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Solar Energy Vol. 70, No. 1, pp.

112, 2001
2001 Elsevier Science Ltd

Pergamon PII: S0038 092X( 00) 00126 2 All rights reserved. Printed in Great Britain
0038-092X/ 01/ $ - see front matter
www.elsevier.com/ locate/ solener
, ,1 ,


*NEVAG/ Enersys GmbH, Rheingaustr. 184, D-65203 Wiesbaden, Germany
**Institute of Atmospheric Physics, DLR Oberpfaffenhofen, D-82234 Weling, Germany
***Institute of Technical Thermodynamics, DLR Stuttgart, Pfaffenwaldring 38-40, D-70569 Stuttgart,
Received 10 February 2000; revised version accepted 31 July 2000
Communicated by RICHARD PEREZ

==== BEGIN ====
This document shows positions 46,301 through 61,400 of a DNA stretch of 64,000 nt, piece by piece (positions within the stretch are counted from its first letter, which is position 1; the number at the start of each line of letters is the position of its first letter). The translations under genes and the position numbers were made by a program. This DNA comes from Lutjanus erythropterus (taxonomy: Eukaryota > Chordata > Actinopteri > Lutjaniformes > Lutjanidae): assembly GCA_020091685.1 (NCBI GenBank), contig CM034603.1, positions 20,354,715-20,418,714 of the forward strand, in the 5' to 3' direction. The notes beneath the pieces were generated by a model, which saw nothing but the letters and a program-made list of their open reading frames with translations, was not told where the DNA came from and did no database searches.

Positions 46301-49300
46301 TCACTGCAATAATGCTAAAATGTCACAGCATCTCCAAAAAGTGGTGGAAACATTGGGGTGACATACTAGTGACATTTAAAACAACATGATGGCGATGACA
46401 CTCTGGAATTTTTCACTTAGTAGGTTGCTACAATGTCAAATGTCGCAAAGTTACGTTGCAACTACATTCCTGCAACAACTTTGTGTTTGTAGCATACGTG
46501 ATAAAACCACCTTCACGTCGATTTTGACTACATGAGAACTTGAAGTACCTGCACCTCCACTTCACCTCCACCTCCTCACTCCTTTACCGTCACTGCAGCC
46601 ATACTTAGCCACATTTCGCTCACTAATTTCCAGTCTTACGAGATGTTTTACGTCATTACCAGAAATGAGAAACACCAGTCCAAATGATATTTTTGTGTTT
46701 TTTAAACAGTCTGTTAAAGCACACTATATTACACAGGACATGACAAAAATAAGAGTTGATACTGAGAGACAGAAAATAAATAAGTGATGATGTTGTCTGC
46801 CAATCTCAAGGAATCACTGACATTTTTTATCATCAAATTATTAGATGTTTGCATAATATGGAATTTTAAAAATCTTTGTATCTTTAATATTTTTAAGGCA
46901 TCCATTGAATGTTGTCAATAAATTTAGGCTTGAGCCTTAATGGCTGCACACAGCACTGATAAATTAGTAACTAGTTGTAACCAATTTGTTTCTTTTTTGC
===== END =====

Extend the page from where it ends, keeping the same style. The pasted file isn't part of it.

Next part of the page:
AbstractSolar thermal power plants will provide a major share of the renewable energy sources needed in
the future. STEPS, an evaluation system for solar thermal power stations, was designed to calculate the
performance of such power stations as a function of direct solar radiation, geographical conditions (land slope,
land cover, distance from cooling water resources, etc.), infrastructure (pipelines, electricity grids, streets etc.)
and the conguration and performance of a selected solar thermal power plant concept. A cloud index derived
from METEOSAT satellite images is used to calculate the direct solar radiation resource. A geographic
information system (GIS) is used to process all the parameters for site assessment. In order to demonstrate the
concept, an analysis of Northern Africa was performed with STEPS providing a ranking of sites with respect to
the potential and cost of solar thermal electricity for a particular power plant conguration. Results were